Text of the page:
Now move the cloud up to your chest and into your lungs. When it reaches your lungs it turns bright white. It hovers there, within your lungs, filling them with vital, healing energy. The corresponding season is autumn, the time when growing things are beginning to close up shop for the long sleep of winter. The element is Metal or Gold (or what the Greeks referred to as Air).


The lungs rule the respiration, our ability to extract oxygen and other nutrients, as well as qi, from the air around us. And they govern our wei or protective qi, guarding us against outside evils or attacking forces like colds and flus. Picture then, your lungs becoming strong and healthy, expanding easily with each breath, sending out the protective qi to all parts of your body, each cell expanding and contracting as you breathe deeply through the belly.


The negative emotion connected with the lungs is grief. It is here we feel our sadness, our loss. And while we acknowledge the importance of connecting to that grief and not denying or suppressing it, at this time we would like to emphasize the positive emotions of courage and the ability to surrender deeply to each moment.


We picture and feel these attributes of courage and the ability to surrender as we see this bright white cloud of energy lying loosely upon our lungs.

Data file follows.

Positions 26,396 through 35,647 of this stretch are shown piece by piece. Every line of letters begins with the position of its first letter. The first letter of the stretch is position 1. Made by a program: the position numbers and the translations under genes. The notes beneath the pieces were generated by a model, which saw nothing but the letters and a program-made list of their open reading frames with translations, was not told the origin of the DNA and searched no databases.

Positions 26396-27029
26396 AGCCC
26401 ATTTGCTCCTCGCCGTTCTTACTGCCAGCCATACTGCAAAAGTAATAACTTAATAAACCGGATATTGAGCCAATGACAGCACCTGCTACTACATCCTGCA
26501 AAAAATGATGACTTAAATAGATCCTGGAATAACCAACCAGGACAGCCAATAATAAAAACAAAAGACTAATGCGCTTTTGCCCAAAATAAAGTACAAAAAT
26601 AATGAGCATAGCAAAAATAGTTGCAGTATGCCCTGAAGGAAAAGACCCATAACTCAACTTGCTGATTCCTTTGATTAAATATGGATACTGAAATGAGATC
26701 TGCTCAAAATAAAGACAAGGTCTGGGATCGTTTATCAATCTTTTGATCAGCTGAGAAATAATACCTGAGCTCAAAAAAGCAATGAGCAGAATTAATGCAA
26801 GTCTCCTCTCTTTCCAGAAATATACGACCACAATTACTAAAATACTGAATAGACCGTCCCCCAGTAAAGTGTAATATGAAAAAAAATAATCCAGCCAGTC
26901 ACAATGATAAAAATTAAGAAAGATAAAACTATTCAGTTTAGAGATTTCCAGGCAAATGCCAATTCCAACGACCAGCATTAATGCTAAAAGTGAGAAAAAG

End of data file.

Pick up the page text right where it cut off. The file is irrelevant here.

Next we move to our lower back, to the kidneys. Here the cloud turns a deep blue/black, almost black. The element is Water, the season winter, the time when earth energy is dormant and deep. The kidney/adrenal area is the seat of our will. It also is the source of our day-to-day energy, the pilot light beneath our furnace.


Here we store our sense of will and determination, our “backbone.” The negative emotion associated with the kidneys is fear. The kidneys are a strong part of our “root” system; here we experience the fear and anxiety in our lives. But now we will instill willpower and the ability to deal with our lives in a positive and creative fashion.


At this point we can sit for a few moments and allow ourselves to breathe deeply into our kidneys, located in our lower back. Each breath fills them with powerful qi so they will be able to hold us up, both in our daily lives and in all our endeavors. Our kidneys are where we store our prenatal qi or jing, which is very important to our physical and mental development. It is also the repository of our generative or sexual energy. Because the very pulse of life starts here, it is important that we work on creating strong kidney energy and not dissipate it through a self-abusive lifestyle.


From here we can go back to the liver and cycle through again or let the energy cloud ascend back up through our head. What we have done here is pay some deep attention to the organ systems that work so well for us, moment to moment. We have thanked them for this wonderful work and we have instilled the positive qualities of courage, surrender, joy, free flowingness, empathy and groundedness and the will to face the changes and experiences in our life positively and creatively—certainly all valuable qualities!


Do this practice daily or whenever you feel a need to get in touch with those qualities that the organs represent. In time you will become sensitized to the health, the vitality and the inner integrity of not only your inner organs but your emotions as well.